While the benefits of a distributed workforce are clear, the path to getting there is less so. Most traditional recruiting methods like job boards, career fairs, and recruiting agencies are focused on specific locations. How do you get the word out that you’re looking to hire… all over the world?

Recruiting additional support staff to work with our customers in the Asia-Pacific region has been a high priority for several years. This has led us to holding events in person in select cities and advertising on regional job boards like Seek in Australia and Jobstreet in the Philippines. We were surprised to find that as we increased our recruiting, the rate of applications from women in the region was actually dropping over time. It’s not that fewer women were applying overall, but as awareness of the position grew, many more men than women were learning about the job and submitting applications.

We realized that if we wanted to hire staff with a gender balance that reflects our customers, we’d need to actively reach out to women in this region. We did this though Workshops for Women that we held in person over 2018 in India and Singapore. For 2019 we decided to go virtual and offer an online course for women in the region to level up in their WordPress troubleshooting and customer support skills. In partnership with Support Driven, Automattic offered a six-week course on user support. We enrolled 24 women in our pilot version of the course, which just finished its initial run.

Automattic is committed to diversity and inclusion. This tweet sums up why both are important:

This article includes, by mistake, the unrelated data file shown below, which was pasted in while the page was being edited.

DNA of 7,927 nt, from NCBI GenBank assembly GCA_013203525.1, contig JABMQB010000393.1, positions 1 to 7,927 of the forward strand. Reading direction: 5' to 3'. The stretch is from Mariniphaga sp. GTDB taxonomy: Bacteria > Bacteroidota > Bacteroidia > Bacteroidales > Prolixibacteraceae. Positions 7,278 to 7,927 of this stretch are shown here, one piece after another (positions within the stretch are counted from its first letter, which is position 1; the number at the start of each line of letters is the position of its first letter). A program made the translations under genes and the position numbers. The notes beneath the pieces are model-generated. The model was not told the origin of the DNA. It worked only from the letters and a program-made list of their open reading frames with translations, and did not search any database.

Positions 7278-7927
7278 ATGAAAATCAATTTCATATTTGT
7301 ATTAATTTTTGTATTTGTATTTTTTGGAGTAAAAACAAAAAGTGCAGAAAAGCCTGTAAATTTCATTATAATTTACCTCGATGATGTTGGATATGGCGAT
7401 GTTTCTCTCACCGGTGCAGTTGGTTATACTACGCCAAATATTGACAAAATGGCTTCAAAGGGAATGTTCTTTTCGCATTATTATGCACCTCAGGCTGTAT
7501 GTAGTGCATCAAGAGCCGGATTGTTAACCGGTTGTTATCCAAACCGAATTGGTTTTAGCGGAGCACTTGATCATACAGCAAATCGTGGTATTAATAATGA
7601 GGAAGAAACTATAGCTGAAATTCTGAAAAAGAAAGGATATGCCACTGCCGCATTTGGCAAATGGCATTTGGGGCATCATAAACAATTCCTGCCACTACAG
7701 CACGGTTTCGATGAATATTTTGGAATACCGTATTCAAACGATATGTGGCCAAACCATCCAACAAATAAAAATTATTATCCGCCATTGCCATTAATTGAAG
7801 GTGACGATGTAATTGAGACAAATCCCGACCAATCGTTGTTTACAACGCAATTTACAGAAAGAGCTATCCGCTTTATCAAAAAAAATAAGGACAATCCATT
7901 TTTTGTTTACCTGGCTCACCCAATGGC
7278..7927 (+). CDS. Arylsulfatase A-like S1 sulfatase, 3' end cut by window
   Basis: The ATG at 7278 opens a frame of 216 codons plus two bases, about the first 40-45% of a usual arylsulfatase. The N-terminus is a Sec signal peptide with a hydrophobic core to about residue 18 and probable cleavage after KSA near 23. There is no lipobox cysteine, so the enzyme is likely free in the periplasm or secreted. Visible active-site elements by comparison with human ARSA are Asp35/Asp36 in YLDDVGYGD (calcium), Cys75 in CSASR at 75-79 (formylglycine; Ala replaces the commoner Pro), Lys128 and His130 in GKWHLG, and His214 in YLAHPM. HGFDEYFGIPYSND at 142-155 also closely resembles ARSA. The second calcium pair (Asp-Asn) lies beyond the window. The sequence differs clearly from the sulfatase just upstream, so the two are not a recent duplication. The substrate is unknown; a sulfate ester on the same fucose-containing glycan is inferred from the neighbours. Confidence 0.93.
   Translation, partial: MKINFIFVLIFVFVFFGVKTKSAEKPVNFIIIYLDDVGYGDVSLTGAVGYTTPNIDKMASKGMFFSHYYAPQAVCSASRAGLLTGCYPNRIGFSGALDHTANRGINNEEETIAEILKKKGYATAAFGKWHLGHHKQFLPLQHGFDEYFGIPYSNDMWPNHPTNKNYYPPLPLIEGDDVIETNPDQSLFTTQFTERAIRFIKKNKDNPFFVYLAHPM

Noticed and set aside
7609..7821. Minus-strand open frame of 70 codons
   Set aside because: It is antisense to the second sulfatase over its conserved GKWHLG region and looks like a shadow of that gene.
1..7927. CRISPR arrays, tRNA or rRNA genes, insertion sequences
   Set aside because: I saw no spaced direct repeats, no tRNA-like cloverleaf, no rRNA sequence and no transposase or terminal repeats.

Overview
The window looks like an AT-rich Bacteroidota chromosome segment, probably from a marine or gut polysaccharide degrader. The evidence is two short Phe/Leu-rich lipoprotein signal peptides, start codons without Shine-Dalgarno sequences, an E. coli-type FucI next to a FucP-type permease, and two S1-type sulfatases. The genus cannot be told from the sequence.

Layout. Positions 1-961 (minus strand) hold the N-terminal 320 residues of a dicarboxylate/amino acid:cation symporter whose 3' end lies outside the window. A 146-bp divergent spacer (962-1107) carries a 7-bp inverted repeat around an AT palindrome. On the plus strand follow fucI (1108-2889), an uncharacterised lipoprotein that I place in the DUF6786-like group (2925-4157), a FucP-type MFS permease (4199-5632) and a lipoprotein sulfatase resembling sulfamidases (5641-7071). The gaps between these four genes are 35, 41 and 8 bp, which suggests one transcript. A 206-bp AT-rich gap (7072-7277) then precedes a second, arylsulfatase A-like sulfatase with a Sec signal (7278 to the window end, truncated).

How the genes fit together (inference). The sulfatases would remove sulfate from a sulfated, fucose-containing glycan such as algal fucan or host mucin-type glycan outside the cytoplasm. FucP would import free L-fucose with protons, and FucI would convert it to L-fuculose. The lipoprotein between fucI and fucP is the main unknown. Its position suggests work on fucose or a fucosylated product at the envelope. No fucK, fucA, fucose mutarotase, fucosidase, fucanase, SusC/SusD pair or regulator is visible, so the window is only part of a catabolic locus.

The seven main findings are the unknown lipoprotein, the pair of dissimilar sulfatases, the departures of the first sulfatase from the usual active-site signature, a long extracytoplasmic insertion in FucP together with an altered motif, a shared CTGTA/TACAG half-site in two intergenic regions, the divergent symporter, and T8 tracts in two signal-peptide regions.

Why isn’t recruiting for diversity enough? What does inclusion even mean?

The typical entrepreneur is a white male in his 30s from a wealthy background, according to entrerpreneur.com. As smaller companies grow, founders are likely to recruit new hires from their personal networks. These networks usually consist of people with similar backgrounds to the founders and their initial hires.  Having the longest tenure, these same initial hires are the people who advance into leadership roles and continue to make decisions about product development, company culture, and who else to hire. The result is that even when companies genuinely want to attract diverse talent, the company’s existing leadership has already been established from a group of very similar people. The true benefits of a diverse workforce can’t be achieved without the contributions of diverse staff at every level.

It’s clear then that hiring is only part of the D&I picture. While we’re always working on recruiting a workforce that reflects the diversity of our global user base, we are also keen on creating equal opportunities for career advancement internally. As a part of these efforts, we took inspiration from Laura Hogan’s fantastic post on sponsorship, and recently setup an internal sponsorship program that matched senior female Happiness Engineers from across the division, with junior counterparts in Asia. As our hiring efforts in Asia only scaled up in the last few years, many of our colleagues there do not have women in their immediate leadership.

This sponsorship program gives less-tenured women frequent access to women in leadership and other senior positions within our Happiness division, so they can see first-hand what it’s like being a leader. This sponsorship program aligns with our belief that representation matters — if you see someone like you in a position of leadership, you are more likely to feel empowered to work towards that same position yourself.

We are indeed entering an exciting period of history where the world expects balance, and as one of the largest distributed companies around, we are proud to be leading the way in creating the workplace of tomorrow, a workplace that is better balanced by default. We’re always looking for more great people to join our team. Check out all of our open positions here!

Source: 38

De tapitas al solecito